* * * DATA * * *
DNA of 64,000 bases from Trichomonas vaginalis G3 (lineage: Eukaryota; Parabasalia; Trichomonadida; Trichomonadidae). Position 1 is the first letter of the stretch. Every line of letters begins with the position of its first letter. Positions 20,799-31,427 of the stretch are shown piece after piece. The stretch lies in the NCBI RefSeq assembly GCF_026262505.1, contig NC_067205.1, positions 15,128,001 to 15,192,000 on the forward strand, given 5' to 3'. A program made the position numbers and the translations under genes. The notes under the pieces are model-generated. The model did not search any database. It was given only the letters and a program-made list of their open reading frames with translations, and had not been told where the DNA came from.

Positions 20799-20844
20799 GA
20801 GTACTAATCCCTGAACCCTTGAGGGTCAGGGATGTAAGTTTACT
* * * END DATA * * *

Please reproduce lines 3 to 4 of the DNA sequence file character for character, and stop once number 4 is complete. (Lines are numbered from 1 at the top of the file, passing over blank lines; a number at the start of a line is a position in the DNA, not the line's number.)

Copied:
20799 GA
20801 GTACTAATCCCTGAACCCTTGAGGGTCAGGGATGTAAGTTTACT